Lessons Learned: MC Hammer on innovation, faith and Charles O. Finley

John Shinal · July 31, 2008 · Short URL: https://vator.tv/n/dc

Your fortune can change, it can go up or down

Few businesses are as tough as the entertainment business.

The percentage of professional musicians who make a living solely from their work is puny, and those who taste creative success often fail to build a profitable business based upon it.

MC Hammer, who recently started DanceJam, is among those who've tasted the ultimate level of success in Hollywood. Yet he's also learned some hard-won lessons.

"Your fortune can change, it can go up or down... business doesn't always go according to plan, but you don't let that stop you from continuing to create," Hammer says.

In 1990, Hammer's "U Can't Touch This" was a Top 10 single in three countries, hitting No. 8 on the U.S. charts. The album sold 10 million copies, the all-time best-selling rap album for a time.

Hammer's innovative thinking had a big impact on the music industry and on Hollywood, where bands would ask for "the Hammer cut" for their early MTV videos. Those edits, which Hammer helped put together in the studio, were designed to match the feel of a live performance, Hammer tells Vator.tv's Bambi Francisco in this in-depth interview.

For a time, Hammer also mastered the business side of the music industry as well as its creative side. But he spent a lot of money on his entourage, something he defended when Francisco probed him about his past. Yet he also was frank about some of his decisions, including the one to pay more than 200 employees out of his own personal royalties.

"Would I do that again? No." 

Yet he is resilient. "You never fall from fame," says the man whose influence once extended into pop culture, as millions of people who never bought his album nevertheless echoed his catch phrase, "can't touch this".

The Oakland, California, native also points out that even a place as rich as the San Francisco Bay Area has a history of chewing up young companies. "Lots of businesses in Silicon Valley crashed and burned," and the dotcom era was followed by billions of dollars in bankruptcies, Hammer says. 

Many people don't realize that Hammer, who was borned Stanley Kirk Burrell and nicknamed by Hall of Fame slugger Reggie Jackson, has been  part of the business world since he was 13 years old. Hammer began serving as an executive vice-president to the late Charles O. Finley, the flamboyant and controversial owner of baseball's Oakland Athletics.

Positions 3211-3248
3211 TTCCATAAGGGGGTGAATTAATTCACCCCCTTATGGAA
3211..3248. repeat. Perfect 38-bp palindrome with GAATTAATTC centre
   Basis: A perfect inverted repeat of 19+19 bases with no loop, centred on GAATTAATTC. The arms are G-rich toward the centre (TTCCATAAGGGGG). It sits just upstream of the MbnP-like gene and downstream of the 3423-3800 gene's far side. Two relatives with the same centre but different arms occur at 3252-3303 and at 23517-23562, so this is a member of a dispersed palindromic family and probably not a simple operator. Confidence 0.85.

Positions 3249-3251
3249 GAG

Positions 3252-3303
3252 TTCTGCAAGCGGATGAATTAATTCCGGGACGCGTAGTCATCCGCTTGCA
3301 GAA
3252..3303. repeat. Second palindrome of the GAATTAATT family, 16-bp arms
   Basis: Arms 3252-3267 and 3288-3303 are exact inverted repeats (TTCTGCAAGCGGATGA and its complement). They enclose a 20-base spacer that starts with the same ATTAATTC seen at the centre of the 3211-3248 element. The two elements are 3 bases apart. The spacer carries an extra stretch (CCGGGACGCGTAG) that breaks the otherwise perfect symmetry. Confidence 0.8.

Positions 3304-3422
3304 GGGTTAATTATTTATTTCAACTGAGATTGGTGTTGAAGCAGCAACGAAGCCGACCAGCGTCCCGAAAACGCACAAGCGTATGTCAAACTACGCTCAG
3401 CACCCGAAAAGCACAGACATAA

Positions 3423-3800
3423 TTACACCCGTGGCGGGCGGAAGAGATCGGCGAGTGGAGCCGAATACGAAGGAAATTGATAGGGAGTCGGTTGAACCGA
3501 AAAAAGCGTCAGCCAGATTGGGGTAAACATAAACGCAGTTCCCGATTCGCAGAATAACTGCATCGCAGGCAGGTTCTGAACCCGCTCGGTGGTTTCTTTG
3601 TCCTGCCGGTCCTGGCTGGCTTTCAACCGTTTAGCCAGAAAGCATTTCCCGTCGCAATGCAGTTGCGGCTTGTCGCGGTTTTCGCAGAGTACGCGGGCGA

In this third part of our conversation with Hammer, he called Finley one of the greatest marketers in the history of the sport (behind Bill Veeck of the Chicago White Sox) who pioneered many marketing activities that were considered non-traditional -- even controversial -- in the early 1970s.

Think flashy blocks of color in the midst of traditional pinstripes. Hammer says he learned a lot from Finley, a baseball innovator. 

In this interview, the man who once put out the album titled "Please Hammer, Don't Hurt 'em" fielded so many tough questions that when Francisco asks him to show off a few moves, he replies: "I've danced around enough in this conversation."

Hammer also points out that he included a song called "We Got to Pray in Order to Make it Today," on that same album, and alludes to faith as a big part of his life. "I am absolutely a minister," he says. 

"The biggest lesson in life is humility," he says, then adds with a laugh that humility is what allows him "to answer questions from left field," after Francisco pressed him about his past. 

To learn more about Dancejam, Hammer's new startup for dance enthusiasts, watch our earlier interview, in two parts here and here.

Among Hammer's role models are those who build a company, market it successfully, then keep control of it and keep it profitable. He called Russel Simmons, who built the Def Jam rap label into an entity with "cultural relevance," "an inspiration."

"People would buy an album just for that label," Hammer says of Simmons' brand management acumen. "Berry Gordy did the same thing at Motown." 

Simmons , meanwhile, successfully extended his brand from rap music to hip-hop clothing, because "he knows how to market himself as a brand," Hammer says.


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